FWIW, my assumption has been that translation from one programming
language to another might not suffice to disconnect the link to the
original (GPL'd) work.
But we're off-topic (and hypothetical) by now.
Greg Stein wrote on Wed, Jun 29, 2011 at 06:31:36 -0400:
> On Tue, Jun 28, 2011 at 11:24, Hyrum K Wright <hyrum_at_hyrumwright.org> wrote:
> > On Tue, Jun 28, 2011 at 10:16 AM, Daniel Shahaf <d.s_at_daniel.shahaf.name> wrote:
> >> [ Haven't read the whole thread yet, quick response only to this sentence ]
> >> Peter Samuelson wrote on Tue, Jun 28, 2011 at 10:11:45 -0500:
> >>> This is why you should read the existing third-party implementations.
> >> I believe some third-party implementations are GPL'd --- meaning that we
> >> can't borrow code from them --- so one should be careful in what parts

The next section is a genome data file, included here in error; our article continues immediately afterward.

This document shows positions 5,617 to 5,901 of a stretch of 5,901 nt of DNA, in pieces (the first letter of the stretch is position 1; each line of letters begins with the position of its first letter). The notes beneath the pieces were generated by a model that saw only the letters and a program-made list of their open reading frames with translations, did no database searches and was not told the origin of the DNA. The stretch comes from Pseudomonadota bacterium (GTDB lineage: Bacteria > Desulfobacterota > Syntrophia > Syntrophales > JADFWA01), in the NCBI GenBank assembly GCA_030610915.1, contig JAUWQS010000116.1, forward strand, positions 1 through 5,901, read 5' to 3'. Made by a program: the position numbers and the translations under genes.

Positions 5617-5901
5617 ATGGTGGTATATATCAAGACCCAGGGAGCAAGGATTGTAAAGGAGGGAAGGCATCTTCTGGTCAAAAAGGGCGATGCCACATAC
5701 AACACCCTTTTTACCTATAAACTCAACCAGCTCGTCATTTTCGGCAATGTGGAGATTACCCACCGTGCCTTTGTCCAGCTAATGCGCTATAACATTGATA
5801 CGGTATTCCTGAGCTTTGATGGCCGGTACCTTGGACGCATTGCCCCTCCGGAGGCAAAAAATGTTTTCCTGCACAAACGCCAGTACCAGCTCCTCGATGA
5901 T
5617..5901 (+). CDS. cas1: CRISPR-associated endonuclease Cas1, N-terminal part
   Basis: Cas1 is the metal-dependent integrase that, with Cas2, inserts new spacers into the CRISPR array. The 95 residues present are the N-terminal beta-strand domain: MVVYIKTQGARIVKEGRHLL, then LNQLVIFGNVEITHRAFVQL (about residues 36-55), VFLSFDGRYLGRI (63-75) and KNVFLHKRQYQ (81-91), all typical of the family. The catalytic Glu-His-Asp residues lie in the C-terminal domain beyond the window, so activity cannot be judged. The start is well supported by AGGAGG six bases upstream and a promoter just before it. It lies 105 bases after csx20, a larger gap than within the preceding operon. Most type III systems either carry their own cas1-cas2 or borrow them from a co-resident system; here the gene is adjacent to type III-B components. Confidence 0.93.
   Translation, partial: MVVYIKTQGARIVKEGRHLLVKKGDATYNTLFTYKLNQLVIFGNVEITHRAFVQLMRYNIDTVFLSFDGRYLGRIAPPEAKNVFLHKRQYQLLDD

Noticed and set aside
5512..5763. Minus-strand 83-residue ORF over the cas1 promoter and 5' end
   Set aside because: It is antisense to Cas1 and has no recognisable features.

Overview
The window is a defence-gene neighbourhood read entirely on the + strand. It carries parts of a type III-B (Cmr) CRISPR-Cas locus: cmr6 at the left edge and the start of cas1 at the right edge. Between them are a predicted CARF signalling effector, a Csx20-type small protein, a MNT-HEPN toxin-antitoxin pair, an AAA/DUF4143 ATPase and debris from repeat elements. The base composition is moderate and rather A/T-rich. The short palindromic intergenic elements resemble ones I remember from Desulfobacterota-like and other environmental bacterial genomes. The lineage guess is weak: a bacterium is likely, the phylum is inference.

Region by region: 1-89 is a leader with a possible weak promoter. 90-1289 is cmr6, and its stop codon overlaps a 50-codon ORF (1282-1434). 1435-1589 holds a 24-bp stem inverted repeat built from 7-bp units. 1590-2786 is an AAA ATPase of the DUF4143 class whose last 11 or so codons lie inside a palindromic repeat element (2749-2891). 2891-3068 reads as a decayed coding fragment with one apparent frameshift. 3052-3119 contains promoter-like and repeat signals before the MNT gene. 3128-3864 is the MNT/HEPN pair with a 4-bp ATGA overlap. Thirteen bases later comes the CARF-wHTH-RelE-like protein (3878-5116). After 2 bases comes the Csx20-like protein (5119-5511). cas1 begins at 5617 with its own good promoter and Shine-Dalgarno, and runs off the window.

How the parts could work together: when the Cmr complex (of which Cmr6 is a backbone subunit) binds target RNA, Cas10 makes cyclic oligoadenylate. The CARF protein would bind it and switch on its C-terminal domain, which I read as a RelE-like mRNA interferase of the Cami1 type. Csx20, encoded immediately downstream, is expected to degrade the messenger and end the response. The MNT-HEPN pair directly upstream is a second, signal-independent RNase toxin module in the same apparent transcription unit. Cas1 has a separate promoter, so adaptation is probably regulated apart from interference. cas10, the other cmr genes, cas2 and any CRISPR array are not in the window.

> >> of what implementations one chooses to read.
> > We certainly can't copy / paste code, but borrowing algorithms,
> > techniques, patterns or ideas is perfectly valid. GPL governs
> > copyright of the code, not the ideas contained therein. (For
> > instance, reimplementing something from a GPL'd Python program to a
> > ALv2'd C program would be perfectly valid.)
> > -Hyrum
> > PS - IANAL and could be way off base here. If I am, and even
> > *reading* GPL code somehow makes you ineligible to contribute to
> > ALv2-licensed code, then the GPL is even goofier than I thought.
> IMO, your interpretation is quite correct.
Received on 2011-06-29 14:26:16 CEST